a repost…because Mother’s Day always makes me think of Patty.
Are we not all mothers? -Sherri Dew
By the time I was 12 years old, I had six inches on Patty Hamilton. She was 20 years older than me, but could pass as my sister. And I was pretty shrimpy. Patty was my Sunday school teacher, then moved up to the older classes with me, as I grew into a teenager. I did grow, just not very much. She never grew.
In seventh grade I wanted to be beautiful, not cute. I came to detest that word, but Patty, small and cute herself, would laugh like a little mouse that reluctantly made me smile too.
Patty taught me how to laugh at myself, to see the world as a cup half full, make a chocolate shake and write calligraphy. We spent a lot of time together. I saw her cry when one of our practical jokes went too far. But I never heard a mean word, saw anger or a bad temper. She loved everyone, especially those hard to love. She loved my twin brother, the long-haired, defiant boy with the nose ring.
Patty mastered the art of the hand-written note. Like her, even the handwriting was cute. I still have a stack of cards and notes in her tight calligraphed handwrighting. One birthday card said, “If I had a daughter I’d want her to be just like you.”
I think that is when I really thought about the kind of person I wanted to be. It was like she had a magic ball that said, “maybe that shrimpy, little girl has some promise.” Her belief in me made me want to believe it too.
When I left for college, my excitement hardly contained a backwards glance, not an ounce of nostalgia. I was ready to fly. Patty continued to faithfully write her notes on colored stationary and loopy cursive writing. She always remembered my birthday.
Patty wasn’t biologically related, but she was a mother to me. Motherhood, I have come to realize, comes in the most versatile of packaging. It is every woman’s gift, every woman’s opportunity.
It’s my own mother giving me life, teaching me piano, to love books, to never gossip.
It’s playing Hi Ho Cheery-O! (for the hundredth time!) only because my little girl loves it.
It’s showing a child how to brush, floss and wipe. Or not. There are some who bottle-feed their baby, coca-cola.
Motherhood is soft, and sadly, sometimes so hard.
It’s a stay-at-home-mom, a working mom, a young girl going to work and school full-time.
It’s doing the hard things. Sometimes it’s lazy.
It’s showing up when it’s important. It’s forgetting too.
It’s deliberate or meaningless.
It’s scrimping so a child can play lacrosse.
It’s saying “No” when everyone else says yes.
It’s living with spit-up on your shoulder or wishing for someone to spit-up on you.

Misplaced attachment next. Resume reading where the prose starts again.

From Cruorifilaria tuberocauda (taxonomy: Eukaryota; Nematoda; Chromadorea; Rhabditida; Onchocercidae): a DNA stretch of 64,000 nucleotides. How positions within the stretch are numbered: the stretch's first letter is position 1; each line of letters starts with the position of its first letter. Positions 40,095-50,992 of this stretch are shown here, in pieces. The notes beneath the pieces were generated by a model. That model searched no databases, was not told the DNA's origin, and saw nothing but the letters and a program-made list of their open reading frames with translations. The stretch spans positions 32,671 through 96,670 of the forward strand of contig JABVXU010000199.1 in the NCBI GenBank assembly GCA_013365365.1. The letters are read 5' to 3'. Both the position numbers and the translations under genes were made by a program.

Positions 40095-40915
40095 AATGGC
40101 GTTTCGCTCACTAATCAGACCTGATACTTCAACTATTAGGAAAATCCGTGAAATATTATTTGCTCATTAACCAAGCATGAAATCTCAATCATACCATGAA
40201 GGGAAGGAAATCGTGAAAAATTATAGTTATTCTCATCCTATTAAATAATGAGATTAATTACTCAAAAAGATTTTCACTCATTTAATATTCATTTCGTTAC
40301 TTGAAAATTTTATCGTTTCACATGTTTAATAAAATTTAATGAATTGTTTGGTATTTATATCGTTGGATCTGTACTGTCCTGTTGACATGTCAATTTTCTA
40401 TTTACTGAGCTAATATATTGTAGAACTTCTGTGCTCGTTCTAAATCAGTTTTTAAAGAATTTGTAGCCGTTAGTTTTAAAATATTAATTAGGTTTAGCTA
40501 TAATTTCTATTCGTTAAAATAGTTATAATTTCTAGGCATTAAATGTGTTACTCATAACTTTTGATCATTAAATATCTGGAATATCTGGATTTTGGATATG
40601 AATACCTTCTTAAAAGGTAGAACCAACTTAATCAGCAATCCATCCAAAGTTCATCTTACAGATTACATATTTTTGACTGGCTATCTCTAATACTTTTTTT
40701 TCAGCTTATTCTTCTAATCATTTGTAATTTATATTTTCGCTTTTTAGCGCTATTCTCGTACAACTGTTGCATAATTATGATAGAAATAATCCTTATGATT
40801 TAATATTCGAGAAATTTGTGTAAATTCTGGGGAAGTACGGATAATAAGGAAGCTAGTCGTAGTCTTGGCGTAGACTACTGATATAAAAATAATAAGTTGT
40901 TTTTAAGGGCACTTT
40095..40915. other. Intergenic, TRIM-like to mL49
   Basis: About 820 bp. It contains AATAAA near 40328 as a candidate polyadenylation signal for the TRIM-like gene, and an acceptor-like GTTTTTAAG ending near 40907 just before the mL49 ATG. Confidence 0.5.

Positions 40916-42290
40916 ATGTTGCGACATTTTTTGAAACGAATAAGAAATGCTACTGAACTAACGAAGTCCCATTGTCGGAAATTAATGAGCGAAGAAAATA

It’s a woman children adore or run from.
It’s having eight children or one. It’s adopting, fostering, or hugging the bullied kid at school.
Motherhood is the heartbreak of infertility while volunteering hours of time to youth.
It’s snorting crack while a little boy cries outside the door.
It’s breaking the cycle and saying, “Never again.”
It’s grieving when the baby leaves for kindergarten, but still saying, “School will be the best!”
Motherhood is baking cookies and making flowered crafts. It’s the woman who can’t cook toast.
It’s all that laundry.
It’s all that laundry.
It’s teaching a child to wash windows when it’s easier not to, losing your temper at the piano or steeling yourself with patience.
It’s young, wrinkled, and in-between.
It’s the rough hand, the manicured nail.
It’s the sleep-deprived walking zombie who still loves to rock her baby to sleep.
It’s realizing why we were given time in the first place.
After I left for college, I flew back home over Thanksgiving break to attend Patty’s funeral. Born with a rare blood disease that killed three of her siblings, Patty was tiny, but had lived long into adulthood. Her one surviving sister found me at the gravesite and said, “She loved you so much.” Patty had trained her family well. Even after she was gone, her father sent me a birthday card every year until he was gone too.
I can no longer recall every moment spent with Patty, but I will always remember how she made me feel, when I was a child.
Surely she wanted a family to grow old with, but she never married, never had any biological children of her own. I wish I had thought more about her feelings when I was fifteen; such is the nature of the age, but she never gave me reason to wonder if she wanted more. She had me; I was one of her many children. There were so many others like me. And never once did we wonder if we were enough. She made us feel like we were everything.
Motherhood is a gift, a calling. Asked for and not. Longed for or thrust upon us. Used well, cherished or wasted. For good, better, bad, or worse, it is every woman’s opportunity. We are all mothers.